What the Road Teaches About Living Simply

Artist and writer William Morris once said, “Have nothing in your house that you do not know to be useful, or believe to be beautiful.” I whispered these words to myself one warm May morning as I hauled boxes of my belongings into my uncle’s basement. He had generously offered to store 95 percent of what I owned.

Although I am not a packrat, I did value many of my more sentimental possessions, such as boxes of letters and photographs, keepsakes and treasures from my travels, as well as my artwork and supplies. I pared down what I could, but still ended up with a couple carloads of stuff. Then Kyle and I set out on our one-way road trip with the vague idea of moving to my hometown in Northern California. Beyond that, we had no concrete plans. It was a liberating and unnerving sensation.

Hitting the road was invigorating. The frustration and anxiety I’d felt over the preceding weeks of delay seemed to dissolve with every mile traveled. We felt free with few plans and few possessions. Our wanderings were guided by a collaborative project called The Free Dwellers. Our plan was to interview individuals and families living alternative, ecologically-minded lifestyles. We were enchanted with the radical notion of living simply, purging material possessions and reconnecting with nature.

Before heading west, we did a 10-day mini trip through Vermont, New Hampshire and Maine in order to evaluate our supplies. As we learned to operate in our new mini home, we were forced to ask, “What could we do without? What could serve multiple uses?”

The first thing that needed to go was the camper’s original shaggy, red carpeting. It was old and worn, and we knew it’d be a nightmare to keep clean. After tearing it out, we installed birch plywood flooring, which was a breeze to sweep. We quickly ditched a small trunk we initially thought would both provide storage and serve as a table. Instead, we found ourselves maneuvering around it more than using it. After that, we used stumps as table tops. We switched from full-sized pots and pans to our compact titanium cook set previously used only for backpacking. An 18-pocket shoe caddy on the inside of the bathroom door provided organization for odds and ends, such as spare batteries, trash bags and cleaning supplies. Kyle and I each had a plastic trunk to hold our clothes, which sat atop the camper benches while driving. We made do with small amounts of everything: two forks, one set of sheets and a few pairs of underwear. Our four months on the road were a concentrated lesson in adaptability, an important skill for all realms of life. I explored the edges of my capabilities and learned the difference between my needs and my desires.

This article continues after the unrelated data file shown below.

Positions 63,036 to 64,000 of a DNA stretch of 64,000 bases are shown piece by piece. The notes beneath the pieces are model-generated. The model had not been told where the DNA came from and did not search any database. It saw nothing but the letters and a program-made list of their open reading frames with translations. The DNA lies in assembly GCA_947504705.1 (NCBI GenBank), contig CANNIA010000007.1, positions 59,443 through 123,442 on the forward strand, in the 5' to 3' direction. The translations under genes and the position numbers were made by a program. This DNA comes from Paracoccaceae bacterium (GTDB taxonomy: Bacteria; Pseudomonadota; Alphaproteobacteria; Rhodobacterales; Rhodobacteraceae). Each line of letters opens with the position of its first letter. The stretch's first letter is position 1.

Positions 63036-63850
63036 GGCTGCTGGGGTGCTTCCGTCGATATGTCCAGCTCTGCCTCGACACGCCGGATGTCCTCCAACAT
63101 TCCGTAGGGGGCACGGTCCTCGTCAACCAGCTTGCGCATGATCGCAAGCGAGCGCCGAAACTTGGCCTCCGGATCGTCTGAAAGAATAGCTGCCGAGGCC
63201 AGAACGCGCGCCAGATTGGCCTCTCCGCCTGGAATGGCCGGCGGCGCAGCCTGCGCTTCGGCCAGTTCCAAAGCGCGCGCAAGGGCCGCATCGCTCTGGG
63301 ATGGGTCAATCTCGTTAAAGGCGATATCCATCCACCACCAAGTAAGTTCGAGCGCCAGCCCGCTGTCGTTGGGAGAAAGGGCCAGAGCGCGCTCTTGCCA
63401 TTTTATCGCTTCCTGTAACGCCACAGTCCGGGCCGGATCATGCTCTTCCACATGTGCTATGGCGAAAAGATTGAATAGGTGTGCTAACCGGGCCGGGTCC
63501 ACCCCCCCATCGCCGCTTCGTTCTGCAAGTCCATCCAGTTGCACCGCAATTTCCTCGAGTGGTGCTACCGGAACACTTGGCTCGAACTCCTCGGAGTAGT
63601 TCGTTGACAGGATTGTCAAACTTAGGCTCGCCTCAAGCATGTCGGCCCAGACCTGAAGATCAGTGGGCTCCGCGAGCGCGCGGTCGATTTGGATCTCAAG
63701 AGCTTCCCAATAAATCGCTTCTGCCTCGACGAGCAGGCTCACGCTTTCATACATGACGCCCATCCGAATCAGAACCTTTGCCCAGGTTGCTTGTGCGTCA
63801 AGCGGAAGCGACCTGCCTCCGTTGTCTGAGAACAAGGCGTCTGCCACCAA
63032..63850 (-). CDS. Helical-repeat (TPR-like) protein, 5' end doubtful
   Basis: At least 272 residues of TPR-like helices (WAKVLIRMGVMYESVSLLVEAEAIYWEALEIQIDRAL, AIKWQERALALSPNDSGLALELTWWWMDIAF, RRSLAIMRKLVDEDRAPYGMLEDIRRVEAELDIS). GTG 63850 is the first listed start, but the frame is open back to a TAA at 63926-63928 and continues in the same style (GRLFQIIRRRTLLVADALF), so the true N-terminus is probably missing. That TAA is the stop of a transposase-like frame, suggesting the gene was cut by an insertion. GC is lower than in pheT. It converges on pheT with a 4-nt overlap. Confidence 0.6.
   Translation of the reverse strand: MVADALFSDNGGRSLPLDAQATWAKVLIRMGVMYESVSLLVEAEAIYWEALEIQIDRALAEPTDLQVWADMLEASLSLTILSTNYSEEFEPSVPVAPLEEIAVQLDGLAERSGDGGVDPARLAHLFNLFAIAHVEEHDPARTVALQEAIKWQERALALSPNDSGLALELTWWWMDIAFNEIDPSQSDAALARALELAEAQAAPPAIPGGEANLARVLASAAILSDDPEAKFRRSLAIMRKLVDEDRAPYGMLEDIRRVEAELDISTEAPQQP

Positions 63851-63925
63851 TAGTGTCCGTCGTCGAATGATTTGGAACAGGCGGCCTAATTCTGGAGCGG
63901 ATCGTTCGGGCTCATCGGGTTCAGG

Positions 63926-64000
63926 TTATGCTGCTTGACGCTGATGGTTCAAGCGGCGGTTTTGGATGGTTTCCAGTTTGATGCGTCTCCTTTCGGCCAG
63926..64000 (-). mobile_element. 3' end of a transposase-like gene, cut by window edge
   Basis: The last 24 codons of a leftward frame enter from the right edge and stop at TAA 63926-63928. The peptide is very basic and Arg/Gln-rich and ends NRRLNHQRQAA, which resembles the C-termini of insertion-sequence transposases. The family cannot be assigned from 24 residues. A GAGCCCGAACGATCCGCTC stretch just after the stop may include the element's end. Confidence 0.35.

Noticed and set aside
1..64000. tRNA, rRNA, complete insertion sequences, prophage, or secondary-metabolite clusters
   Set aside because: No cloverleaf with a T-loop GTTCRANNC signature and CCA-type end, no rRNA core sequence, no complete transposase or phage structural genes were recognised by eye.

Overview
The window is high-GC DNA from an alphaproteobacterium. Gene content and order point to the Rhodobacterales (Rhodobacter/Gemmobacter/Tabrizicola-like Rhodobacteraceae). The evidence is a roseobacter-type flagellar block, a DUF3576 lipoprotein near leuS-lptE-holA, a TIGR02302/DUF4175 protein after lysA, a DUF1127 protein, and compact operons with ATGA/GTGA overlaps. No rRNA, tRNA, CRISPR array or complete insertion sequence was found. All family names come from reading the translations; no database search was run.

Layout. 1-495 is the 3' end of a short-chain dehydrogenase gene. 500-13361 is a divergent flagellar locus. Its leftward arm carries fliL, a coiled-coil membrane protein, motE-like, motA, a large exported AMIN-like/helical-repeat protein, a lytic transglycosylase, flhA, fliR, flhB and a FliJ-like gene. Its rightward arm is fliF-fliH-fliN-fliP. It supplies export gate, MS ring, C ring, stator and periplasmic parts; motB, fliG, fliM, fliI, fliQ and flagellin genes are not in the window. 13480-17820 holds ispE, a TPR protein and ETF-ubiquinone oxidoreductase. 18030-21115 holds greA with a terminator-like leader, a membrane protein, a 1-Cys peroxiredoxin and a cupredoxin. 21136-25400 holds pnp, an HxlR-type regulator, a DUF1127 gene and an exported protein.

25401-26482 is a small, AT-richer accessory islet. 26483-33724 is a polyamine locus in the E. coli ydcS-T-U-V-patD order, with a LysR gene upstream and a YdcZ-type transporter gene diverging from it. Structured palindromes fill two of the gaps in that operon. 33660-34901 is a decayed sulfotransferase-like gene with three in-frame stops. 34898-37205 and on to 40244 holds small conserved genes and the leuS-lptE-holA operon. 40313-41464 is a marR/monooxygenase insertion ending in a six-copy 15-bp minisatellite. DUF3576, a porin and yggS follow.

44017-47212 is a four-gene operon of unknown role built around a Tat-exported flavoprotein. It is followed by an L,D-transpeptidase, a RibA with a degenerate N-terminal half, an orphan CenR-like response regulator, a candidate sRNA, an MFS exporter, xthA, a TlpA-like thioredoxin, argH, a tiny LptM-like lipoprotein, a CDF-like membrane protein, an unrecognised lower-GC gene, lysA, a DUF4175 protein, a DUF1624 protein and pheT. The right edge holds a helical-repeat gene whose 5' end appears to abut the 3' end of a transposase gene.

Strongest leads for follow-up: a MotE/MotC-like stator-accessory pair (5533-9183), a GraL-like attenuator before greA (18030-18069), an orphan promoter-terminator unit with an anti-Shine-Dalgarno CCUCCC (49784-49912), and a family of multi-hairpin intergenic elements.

On a chilly March morning during a recent trip back east, I visited my basement belongings. It was an overwhelming reunion. I was surprised by the rush of emotions and memories I felt in the presence of stuff I’d lived without for nearly a year. Then I remembered the words of William Morris: useful or beautiful. I hung onto my rain boots and caribou antler, but many of the items in the boxes didn’t fall into either category. Living in a small space on the road highlighted the value of experiences over things. I realized I’d rather fill my life with beneficial lessons and poignant memories.

In affiliation with This Is Range. Photo by Madeleine Boga



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